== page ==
The end of matrimony can be a stressful, unpleasant time that can do irreparable damage to relationships and even your personal psyche. Sometimes, however, it can also be a time for celebration if one manages to escape an abusive spouse.
Either way, it requires hours of paperwork and can be time-consuming, particularly if the divorce is contested. Learn how to get a divorce in Virginia and decide whether or not hiring an attorney from Melone Hatley, P.C. is the right move for you.
There are six grounds for divorce in Virginia. Two fall under the category of a no-fault divorce and four fall under the category of a fault-based divorce.
To meet the grounds for a no-fault divorce, a couple must be able to show a period of separation for one year. If the couple has no minor children and has executed a written property settlement agreement, the separation period required is 6 months instead of one year.
The grounds for a fault-based divorce are more complex. Adultery serves as a grounds for a fault-based divorce, if it has occurred within the last 5 years. However, couples cannot continue to live together once one party has knowledge that the adultery took place.
Desertion and a separation period of at least a year also constitute grounds for divorce. One party must have left the marriage and house without an understandable reason, such as adultery or abuse.
You may also file for a fault-based divorce under the grounds of a conviction of a felony only if the spouse has been convicted and spent a year or more in a penitentiary. Finally, cruelty (physical, emotional, and/or mental abuse) and a separation period of a year may also be used as grounds.
First, it’s important to understand that an annulment is quite different from a divorce. This legal decree marks the marriage as void. You must be able to prove that you entered into the marriage because of fraud, coercion, or some other form of dishonesty on the part of your spouse.
Other potential grounds for an annulment include incompetence, impotence, incest, bigamy, or felony conviction.
In the Commonwealth of Virginia, the Circuit Court handles all issues of family law and family matters relating to divorce. This includes divorce cases.
When ending matrimony, a separation agreement serves two purposes in Virginia. The first is to outline the responsibilities of both parties in the separation. The second is to show that both spouses agree to the separation and these responsibilities.
It depends on the grounds of your divorce. If you are filing for a no-fault divorce, you will need to be separated for a period of 6 months to a year prior to filing for a divorce. As for a fault-based divorce, it is best to review the type of grounds of your divorce and the individual requirements with a family law attorney.
There are two types of divorce under Virginia divorce laws: contested and uncontested. An uncontested divorce, or no-fault divorce, is the most accessible type of divorce in Virginia. It tends to go the fastest, can preserve some of the relationship, and is the least expensive in terms of filing fee expenses and legal costs. In some cases, online divorce papers may be filed for these types of separation. The steps for an uncontested divorce include:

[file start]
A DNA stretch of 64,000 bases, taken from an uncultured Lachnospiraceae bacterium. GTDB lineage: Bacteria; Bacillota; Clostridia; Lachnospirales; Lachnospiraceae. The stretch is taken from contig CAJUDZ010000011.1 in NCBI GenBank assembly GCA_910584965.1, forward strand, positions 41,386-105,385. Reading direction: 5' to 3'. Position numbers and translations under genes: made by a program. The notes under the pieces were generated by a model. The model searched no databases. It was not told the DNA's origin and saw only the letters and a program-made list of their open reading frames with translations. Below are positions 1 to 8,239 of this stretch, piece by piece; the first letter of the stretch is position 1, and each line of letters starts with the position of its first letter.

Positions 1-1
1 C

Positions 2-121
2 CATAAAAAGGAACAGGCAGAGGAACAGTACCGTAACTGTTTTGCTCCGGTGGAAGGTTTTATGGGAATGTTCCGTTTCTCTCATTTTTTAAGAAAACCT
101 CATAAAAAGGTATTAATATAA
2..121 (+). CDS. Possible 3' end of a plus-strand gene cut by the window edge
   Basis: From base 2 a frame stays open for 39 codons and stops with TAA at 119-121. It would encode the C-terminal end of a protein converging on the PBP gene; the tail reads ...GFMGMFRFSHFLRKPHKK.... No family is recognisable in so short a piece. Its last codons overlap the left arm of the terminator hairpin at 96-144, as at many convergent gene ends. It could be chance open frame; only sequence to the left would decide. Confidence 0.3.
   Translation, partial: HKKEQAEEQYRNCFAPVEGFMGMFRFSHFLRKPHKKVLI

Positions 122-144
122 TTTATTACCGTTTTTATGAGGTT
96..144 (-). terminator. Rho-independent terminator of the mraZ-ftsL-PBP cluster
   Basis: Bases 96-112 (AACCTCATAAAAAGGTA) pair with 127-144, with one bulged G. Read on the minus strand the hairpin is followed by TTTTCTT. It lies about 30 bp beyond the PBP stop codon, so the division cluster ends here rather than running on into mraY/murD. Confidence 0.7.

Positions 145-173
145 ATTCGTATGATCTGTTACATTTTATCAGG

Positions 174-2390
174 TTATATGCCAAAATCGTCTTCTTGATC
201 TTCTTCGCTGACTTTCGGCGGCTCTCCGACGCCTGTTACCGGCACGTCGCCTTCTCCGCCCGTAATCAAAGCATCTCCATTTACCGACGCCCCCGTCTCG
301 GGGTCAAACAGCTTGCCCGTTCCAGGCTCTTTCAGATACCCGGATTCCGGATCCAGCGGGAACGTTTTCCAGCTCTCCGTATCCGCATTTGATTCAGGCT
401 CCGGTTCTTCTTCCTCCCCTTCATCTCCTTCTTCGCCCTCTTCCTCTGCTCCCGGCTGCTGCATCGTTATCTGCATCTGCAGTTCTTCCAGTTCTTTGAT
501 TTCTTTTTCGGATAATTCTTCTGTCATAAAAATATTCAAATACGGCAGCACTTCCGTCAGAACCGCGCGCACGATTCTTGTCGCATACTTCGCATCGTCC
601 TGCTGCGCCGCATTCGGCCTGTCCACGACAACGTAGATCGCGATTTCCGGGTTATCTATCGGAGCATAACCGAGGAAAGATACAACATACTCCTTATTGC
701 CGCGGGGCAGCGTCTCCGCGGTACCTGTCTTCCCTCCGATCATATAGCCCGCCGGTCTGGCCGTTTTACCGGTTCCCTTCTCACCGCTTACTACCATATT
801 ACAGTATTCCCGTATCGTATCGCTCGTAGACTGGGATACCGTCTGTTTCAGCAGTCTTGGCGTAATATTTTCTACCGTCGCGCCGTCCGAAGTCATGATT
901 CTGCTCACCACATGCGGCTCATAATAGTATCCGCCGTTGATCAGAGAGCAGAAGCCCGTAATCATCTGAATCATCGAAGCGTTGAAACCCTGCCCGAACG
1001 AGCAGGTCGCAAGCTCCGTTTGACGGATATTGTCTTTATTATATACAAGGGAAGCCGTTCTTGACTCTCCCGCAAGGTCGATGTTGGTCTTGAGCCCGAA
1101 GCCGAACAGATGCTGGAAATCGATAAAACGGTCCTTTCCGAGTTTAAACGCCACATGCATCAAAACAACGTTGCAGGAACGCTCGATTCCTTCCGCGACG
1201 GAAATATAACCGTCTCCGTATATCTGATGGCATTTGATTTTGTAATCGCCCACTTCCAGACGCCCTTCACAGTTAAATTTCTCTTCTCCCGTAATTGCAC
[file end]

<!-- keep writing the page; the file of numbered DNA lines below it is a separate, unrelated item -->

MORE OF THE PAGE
In an uncontested divorce, many couples decide to proceed pro se, or without the assistance of lawyers.
The marital separation agreement will serve as the divorce papers for the uncontested divorce. The couple must meet specific residency requirements before these papers can be filed.
The couple must live separately for at least six months. It is possible in some cases to live under the same roof, but the couple must not have any domestic relations. They maintain separate lives and do not sleep in the same bed at any point. The separation forms a waiting period where the couple has a chance to breathe and be sure the divorce is in their best interests.
A report of annulment is also called an absolute divorce. It means that in the eyes of the law, not only are the couple split, but the marriage never happened. This requires particular grounds such as fraud, incest, bigamy, lack of consent, force, or other acts on the part of one or both spouses.
The spouse petitioning for the divorce must serve notice to the other spouse in writing. This is called Service of Process. The spouse has 21 days to respond or can opt for a waiver.
Deposition or affidavit is the easiest way to finalize a divorce. A spoken deposition in the presence of an attorney about intent to end the marriage is made, which is recorded, signed, and filed with the court. An affidavit is the same idea but is a written declaration instead of a spoken one. These tend to be the least complicated and most straightforward means of dissolving a marriage.
In a contested divorce, the spouses disagree on at least one aspect of the divorce. Contested divorces in Virginia differ wildly in how long they take to resolve, the expenses, and the damage they can cause to relationships and the family. No two divorces are the same in this regard, and no two divorce cases take the same amount of time to finalize. In general, these cases are not eligible for online divorce.
Sometimes contested divorces are fault-based, requiring fault grounds for divorce like bodily harm, desertion, adultery, buggery, sodomy, and other types of unnatural sexual acts. In Virginia, it is not required to claim fault in order to get a divorce. If the parties are unable to agree on a property settlement agreement, child custody and visitation, or another issues, the court can grant the divorce on one year of separation.